While there are individual differences in each church, they basically have the same structure of massive altars in the front of the building, balcony with organ at the back, and Stations of the Cross along the sides of the sanctuary.

The present structure of St. John the Baptist Catholic Church, or the “pink” church, is the third church built on the property.

The first church was destroyed by a hurricane in 1909, the second church burned to the ground eight years later. The structure that stands today was completed in 1919.

This current church is much simpler than the previous two churches. A glance behind the ornate altar facade proves this point. Yet, the church is still very pretty. Remember, these settlers were farmers and didn’t have a lot of money to put into building programs. Especially in such a rapid succession of time.

The hand-carved altars in St. Mary’s Church of the Assumption are painted white and gilded in gold. The painted interior is bright turquoise, emerald greens and blues intended to create a sense of the Garden of Eden.

 

 

In the Nativity of Mary, Blessed Virgin Catholic Church the architect relied on decorative painting to create the illusion of Gothic groin vaults and joints.The columns are painted to look like marble.

Saints Cyril and Methodius was also destroyed in the same 1909 hurricane that destroyed St. John the Baptist Catholic Church. $5,571.90 was raised to build the new church. Quite a bit of money and sacrifice at the time, wouldn’t you say?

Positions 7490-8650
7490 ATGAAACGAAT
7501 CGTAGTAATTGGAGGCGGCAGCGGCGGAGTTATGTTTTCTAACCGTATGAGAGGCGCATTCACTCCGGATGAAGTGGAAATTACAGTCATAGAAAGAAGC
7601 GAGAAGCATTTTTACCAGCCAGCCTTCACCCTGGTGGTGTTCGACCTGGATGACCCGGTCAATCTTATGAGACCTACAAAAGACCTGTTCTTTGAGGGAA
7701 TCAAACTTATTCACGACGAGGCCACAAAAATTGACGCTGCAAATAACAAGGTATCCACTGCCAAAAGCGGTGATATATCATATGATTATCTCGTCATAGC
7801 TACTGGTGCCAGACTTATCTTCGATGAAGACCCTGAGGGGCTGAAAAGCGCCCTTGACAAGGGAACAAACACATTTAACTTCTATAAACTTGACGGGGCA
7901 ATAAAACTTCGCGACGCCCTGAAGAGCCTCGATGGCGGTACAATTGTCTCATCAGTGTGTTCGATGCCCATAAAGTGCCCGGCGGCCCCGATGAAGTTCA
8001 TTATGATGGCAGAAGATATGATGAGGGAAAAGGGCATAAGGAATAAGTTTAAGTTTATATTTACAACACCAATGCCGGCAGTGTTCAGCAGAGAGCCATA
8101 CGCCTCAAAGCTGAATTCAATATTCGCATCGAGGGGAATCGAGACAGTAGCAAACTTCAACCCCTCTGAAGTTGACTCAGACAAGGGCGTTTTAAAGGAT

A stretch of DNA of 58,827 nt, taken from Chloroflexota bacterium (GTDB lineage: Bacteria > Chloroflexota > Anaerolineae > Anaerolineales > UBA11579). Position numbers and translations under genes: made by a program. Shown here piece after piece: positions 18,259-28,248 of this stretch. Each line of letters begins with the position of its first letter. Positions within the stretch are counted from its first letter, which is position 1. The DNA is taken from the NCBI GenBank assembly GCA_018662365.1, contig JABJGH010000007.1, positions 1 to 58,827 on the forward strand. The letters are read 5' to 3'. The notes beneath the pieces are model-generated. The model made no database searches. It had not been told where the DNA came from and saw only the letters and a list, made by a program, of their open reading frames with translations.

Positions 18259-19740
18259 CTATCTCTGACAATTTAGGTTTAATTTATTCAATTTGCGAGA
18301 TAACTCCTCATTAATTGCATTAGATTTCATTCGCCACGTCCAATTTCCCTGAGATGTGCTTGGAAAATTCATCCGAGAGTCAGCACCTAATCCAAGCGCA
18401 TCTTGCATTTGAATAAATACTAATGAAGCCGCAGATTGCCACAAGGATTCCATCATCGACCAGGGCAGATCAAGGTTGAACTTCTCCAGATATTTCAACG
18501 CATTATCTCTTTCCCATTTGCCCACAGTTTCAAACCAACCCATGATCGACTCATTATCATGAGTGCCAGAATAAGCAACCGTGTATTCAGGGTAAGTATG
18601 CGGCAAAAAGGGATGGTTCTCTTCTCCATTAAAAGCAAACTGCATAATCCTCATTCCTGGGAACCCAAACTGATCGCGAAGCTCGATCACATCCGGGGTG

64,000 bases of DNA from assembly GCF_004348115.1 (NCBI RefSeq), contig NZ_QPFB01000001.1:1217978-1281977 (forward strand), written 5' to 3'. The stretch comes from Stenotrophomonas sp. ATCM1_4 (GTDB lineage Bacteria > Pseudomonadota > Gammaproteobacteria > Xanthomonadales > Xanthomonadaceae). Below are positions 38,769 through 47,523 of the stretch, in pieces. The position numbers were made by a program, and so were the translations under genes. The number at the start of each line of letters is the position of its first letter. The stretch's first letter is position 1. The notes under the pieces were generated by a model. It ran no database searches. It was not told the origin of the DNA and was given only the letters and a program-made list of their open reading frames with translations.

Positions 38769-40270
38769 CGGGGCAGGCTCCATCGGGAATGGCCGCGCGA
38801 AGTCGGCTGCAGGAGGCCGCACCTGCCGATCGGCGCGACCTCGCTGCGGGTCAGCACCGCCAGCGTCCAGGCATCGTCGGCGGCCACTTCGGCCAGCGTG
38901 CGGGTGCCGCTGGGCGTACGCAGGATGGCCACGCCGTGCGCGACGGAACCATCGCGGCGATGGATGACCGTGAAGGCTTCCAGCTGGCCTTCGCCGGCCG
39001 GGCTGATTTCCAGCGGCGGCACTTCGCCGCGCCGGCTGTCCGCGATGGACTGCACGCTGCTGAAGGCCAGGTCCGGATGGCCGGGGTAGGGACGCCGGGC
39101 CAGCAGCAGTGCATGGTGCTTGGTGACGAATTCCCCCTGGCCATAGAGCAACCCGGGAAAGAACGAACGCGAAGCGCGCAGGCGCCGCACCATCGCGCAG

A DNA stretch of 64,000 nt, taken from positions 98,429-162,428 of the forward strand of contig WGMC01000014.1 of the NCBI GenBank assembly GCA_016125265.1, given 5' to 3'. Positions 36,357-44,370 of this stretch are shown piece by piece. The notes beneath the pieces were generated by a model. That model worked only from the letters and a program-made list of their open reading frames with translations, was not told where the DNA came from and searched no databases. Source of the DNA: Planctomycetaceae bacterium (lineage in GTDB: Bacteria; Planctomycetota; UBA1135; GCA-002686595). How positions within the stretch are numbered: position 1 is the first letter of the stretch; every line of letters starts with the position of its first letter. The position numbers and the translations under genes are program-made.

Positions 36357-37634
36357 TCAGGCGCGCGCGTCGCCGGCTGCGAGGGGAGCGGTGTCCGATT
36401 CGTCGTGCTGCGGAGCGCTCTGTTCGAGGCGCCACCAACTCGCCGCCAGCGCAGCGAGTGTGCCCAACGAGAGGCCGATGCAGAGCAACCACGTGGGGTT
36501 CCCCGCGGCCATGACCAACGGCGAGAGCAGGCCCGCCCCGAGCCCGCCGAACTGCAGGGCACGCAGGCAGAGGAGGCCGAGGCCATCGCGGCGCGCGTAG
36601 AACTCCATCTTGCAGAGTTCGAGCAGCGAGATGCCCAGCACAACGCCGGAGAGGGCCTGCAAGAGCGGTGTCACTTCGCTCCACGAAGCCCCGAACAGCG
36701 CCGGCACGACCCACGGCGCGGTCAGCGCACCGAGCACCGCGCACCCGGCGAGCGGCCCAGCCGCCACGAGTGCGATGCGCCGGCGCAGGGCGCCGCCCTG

Again, paint techniques were effectively used to create the illusion of marble and vaulted ceilings.

So, what does this have to do with anything?

Well. Perseverance for one thing, as in the case of the congregation who rebuilt their church three separate times and never gave up; even though they had to scale back their initial plan.

Sacrifice of the members of the churches that were destroyed to stick together, join their resources, and rebuild to the best of their abilities instead of scattering to other churches, for another thing.

And finally, just as with these Painted Churches, while we may not seem like much from the outside when people look at us, looks can be deceiving.

Sure. Looks can be deceiving, but God created us, and he knows what’s going on in the interior he created with utmost care and detail for his glory. God knows our heart.

Have you ever been deceived by outward looks?

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Create in me a new, clean heart, O God, filled with clean thoughts and right desires. Don’t toss me aside, banished forever from your presence. Don’t take your Holy Spirit from me. Restore to me again the joy of your salvation, and make me willing to obey you.  Psalm 51:10-12 (TLB)

I wish you well.

Sandy